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Past Fantasy Outlooks
Khudobin finished the 2017-18 season with a 16-6-7 record in 31 games, including a 2.56 GAA and .913 save percentage. In the process, he solidified the Bruins' No. 2 goalie slot, enabling the team to manage the work of starter Tuukka Rask. While Khudobin seemed amenable to a return to Boston, the team elected to go in another direction (Jaroslav Halak) through free agency, and Khudobin inked a two-year, $5.5 million deal with the Stars to back up Ben Bishop.
After a dreadful 1-5-1 start in 2016-17, Khudobin rallied to go 6-1-0 late in the season, at least temporarily solidifying the team’s No. 2 goaltending slot behind undisputed starter Tuukka Rask. The 31-year-old Khudobin will now need to look very sharp in training camp if he wants to retain the role. He figures to face a serious challenge on that front from well-regarded prospect Malcolm Subban as well as 2016-17 AHL stalwart Zane McIntyre.
Khudobin is back in Boston after signing a two-year extension worth $1.2 million per season. Barring injury or an unexpected trade, he’ll back up undisputed starter Tuukka Rask, reuniting a tandem that enjoyed success during the 2012-13 NHL season. The 30-year-old spent last season in the Ducks’ system, seeing the bulk of his action with AHL San Diego, but he’s a seasoned pro, capable of providing the B’s with a reliable backup option, while top prospect Malcolm Subban gains valuable game experience in the minors.
Khudobin joins a muddled goaltending situation in Anaheim after spending the past two seasons splitting time with Cam Ward in net for Carolina. The 29-year-old owns a solid 2.40 career GAA, but he will have to beat out one of incumbent starter Frederik Andersen and young phenom John Gibson just to see any playing time at the NHL level to begin the season. Khudobin was acquired in what was essentially a salary dump in the offseason, though that won't prevent him from playing if the Ducks believe he gives them the best chance to win games. If the Russian does see the ice in Anaheim, his record will surely be better than last season’s 8-17-6 mark since the Ducks are expected to win a lot of games coming off a 109-point season.
Khudobin, who originally signed a one-year, $800,000 contract with Carolina in July 2013 to be Cam Ward’s backup, got the chance to become the Canes’ No. 1 starter last season when Ward wound up missing large chunks of time due to various injuries. In fact, during these stretches, Khudobin played so well that once Ward was healthy enough to play, he was relegated to No. 2 duty most of the time. By season’s end, Khudobin owned a .926 save percentage -- fourth-best in the entire NHL -- along with a 19-14-1 record and 2.30 GAA. Re-signed to a two-year, $4.5 million contract in March, Khudobin will likely open the season in at least a timeshare with Ward for the starting goalie job. Given Ward’s history as the team’s top guy the last few seasons, we expect he will at least be given a shot to win back the starter’s role this year, however we think Khudobin remains the odds-on favorite to become the team’s de facto No. 1 goalie at some point as the season progresses.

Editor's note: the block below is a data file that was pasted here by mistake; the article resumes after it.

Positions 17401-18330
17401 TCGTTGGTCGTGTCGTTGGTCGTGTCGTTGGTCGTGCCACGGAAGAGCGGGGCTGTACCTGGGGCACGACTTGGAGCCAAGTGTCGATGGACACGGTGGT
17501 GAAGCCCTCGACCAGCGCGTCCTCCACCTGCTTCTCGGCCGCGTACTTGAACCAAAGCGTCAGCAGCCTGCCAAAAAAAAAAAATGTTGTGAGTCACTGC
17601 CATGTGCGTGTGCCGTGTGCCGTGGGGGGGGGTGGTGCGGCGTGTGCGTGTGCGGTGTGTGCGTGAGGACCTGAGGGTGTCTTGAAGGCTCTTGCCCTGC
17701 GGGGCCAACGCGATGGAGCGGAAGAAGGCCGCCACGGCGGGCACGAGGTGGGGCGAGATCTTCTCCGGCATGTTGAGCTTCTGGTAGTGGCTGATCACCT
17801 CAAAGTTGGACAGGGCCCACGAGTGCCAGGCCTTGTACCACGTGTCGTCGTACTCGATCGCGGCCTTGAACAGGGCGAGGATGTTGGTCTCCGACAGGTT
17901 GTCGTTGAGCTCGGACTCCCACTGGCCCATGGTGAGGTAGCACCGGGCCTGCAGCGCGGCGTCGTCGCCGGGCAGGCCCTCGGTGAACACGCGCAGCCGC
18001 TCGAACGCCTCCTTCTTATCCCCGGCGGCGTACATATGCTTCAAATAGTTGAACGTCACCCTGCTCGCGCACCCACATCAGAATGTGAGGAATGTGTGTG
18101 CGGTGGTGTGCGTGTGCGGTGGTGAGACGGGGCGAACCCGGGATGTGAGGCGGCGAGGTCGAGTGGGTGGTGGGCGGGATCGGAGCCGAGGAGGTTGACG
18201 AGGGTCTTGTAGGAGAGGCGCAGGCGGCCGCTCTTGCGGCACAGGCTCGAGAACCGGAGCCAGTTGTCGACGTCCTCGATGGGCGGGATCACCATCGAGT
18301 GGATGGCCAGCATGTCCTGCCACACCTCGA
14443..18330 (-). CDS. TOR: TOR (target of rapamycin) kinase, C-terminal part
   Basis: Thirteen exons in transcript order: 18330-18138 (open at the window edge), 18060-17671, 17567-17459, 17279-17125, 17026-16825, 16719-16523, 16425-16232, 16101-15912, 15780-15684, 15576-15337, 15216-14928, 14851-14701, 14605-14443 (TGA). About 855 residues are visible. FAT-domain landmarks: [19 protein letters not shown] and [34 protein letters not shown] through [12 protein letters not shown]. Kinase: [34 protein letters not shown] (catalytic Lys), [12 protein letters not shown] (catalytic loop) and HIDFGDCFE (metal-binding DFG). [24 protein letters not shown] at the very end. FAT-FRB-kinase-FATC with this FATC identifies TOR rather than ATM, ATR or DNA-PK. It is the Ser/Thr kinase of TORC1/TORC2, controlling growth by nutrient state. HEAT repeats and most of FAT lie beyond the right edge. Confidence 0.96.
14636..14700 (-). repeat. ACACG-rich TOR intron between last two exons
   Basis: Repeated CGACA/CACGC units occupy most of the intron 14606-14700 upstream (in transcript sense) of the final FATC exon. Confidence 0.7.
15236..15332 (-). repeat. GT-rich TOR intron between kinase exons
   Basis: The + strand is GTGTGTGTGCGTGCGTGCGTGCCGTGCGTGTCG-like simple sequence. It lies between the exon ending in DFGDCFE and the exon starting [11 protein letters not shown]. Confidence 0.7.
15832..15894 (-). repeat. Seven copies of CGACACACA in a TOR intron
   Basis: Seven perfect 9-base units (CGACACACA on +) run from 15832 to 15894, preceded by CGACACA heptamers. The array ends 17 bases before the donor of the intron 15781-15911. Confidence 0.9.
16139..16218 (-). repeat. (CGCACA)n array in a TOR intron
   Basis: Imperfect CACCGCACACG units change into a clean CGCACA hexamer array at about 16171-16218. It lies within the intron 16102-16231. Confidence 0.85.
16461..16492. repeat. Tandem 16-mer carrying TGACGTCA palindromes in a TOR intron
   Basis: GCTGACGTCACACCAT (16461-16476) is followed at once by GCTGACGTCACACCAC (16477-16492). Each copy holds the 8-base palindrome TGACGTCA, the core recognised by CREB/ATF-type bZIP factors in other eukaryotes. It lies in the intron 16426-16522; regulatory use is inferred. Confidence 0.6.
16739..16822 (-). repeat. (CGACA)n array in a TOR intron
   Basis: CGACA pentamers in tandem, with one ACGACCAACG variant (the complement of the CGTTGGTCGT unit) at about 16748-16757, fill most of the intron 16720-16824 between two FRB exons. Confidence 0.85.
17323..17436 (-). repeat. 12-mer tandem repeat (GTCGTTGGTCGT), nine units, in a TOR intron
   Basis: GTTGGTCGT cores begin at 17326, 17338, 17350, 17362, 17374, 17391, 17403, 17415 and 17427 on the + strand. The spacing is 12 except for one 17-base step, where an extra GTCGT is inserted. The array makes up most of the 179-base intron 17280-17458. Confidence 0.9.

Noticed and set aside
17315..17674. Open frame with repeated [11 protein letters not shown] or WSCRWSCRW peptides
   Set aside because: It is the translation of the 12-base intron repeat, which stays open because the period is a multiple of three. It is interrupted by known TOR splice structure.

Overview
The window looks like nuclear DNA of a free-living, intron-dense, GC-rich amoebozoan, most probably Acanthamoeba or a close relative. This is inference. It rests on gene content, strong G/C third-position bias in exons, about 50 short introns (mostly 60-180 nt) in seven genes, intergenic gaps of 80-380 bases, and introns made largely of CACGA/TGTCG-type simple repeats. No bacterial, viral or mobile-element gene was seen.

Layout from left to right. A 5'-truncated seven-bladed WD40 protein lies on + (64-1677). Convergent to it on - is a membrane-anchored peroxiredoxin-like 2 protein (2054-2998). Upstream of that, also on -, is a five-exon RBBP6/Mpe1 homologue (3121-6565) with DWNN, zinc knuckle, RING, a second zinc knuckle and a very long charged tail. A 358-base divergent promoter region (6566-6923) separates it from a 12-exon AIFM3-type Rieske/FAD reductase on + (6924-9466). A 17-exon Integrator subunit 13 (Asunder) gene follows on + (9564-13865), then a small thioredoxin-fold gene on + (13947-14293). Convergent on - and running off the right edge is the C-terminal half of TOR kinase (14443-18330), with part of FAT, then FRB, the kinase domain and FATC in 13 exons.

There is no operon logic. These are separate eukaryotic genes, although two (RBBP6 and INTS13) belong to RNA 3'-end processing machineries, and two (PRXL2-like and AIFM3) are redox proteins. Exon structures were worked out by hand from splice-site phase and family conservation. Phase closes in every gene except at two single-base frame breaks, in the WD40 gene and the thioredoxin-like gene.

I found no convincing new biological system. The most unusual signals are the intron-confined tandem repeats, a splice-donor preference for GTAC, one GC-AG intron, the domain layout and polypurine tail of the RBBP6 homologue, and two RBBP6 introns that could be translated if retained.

Khudobin, who signed a one-year, $800,000 contract with Carolina in July, spent last season with the Bruins as Tuukka Rask's backup, recording a 9-4-1 record. He has talent and the potential to give Carolina solid goaltending the nights Ward does not play. But given that Ward is firmly entrenched as the Canes' top netminder, Khudobin's opportunities for playing time will likely be few and far between.
Khudobin, who has only played in seven NHL games (five starts) to date, amassed a 5-1-0 record and .961 save percentage between Minnesota and Boston. He will now have the opportunity to back up Tuukka Rask, in the wake of Tim Thomas’ departure from the Bruins. The 26-year-old has been sharp in his limited NHL action, but the sample size is obviously small. Either way, Khudobin makes a sneaky end-game grab as a handcuff to Rask, given the sound brand of defensive hockey the Bruins play in front of whomever is between the pipes for them.
Khudobin, who has looked sharp in very brief NHL stints over the last two seasons, will be penciled in as the No. 1 goalie for AHL Providence and provides nice insurance if either Tim Thomas or Tuukka Rask is injured at any point.
Khudobin will be the backup to Niklas Backstrom after Josh Harding was lost for the season with a knee injury. He had 2.43 GAA with Houston of the AHL and two impressive starts with the Wild. He was a rising prospect with the Wild, so the Wild may not see a big dropoff from Harding. However, as a rookie he may not get as many starts initially as Harding did in the backup role. UPDATE: The Wild signed Jose Theodore in September, meaning Khudobin is likely the No. 3 goalie in Minnesota now.
Khudobin has bounced between the AHL and ECHL the last two years, and has yet to make his NHL debut for the Wild. Consistency is a problem for the 23-year old, which is something he will need to address if he hopes to crack the Wild roster this season. Even then, he'll likely need injuries - or a trade - ahead of him on the organizational depth chart to move into the NHL.
Khudobin denied pucks with ease in the AHL and ECHL, based upon robust goals-against totals -- 1.99 and 1.98 respectively in 2007-08. The teams that the Russian played for include the Houston Aeros (Wild affiliate) and the Texas Wildcatters. Minnesota locked his services with a three-year entry-level contract in 2007, a move that will allow Khudobin to learn how to better position himself in goal and become more consistent for future NHL consideration.
The 19-year-old Russian will try to win the backup job to Nolan Schaefer for Houston of the American Hockey League this season. He had a 2.72 GAA playing for Metallurg Magnitogorsk in Russia last year.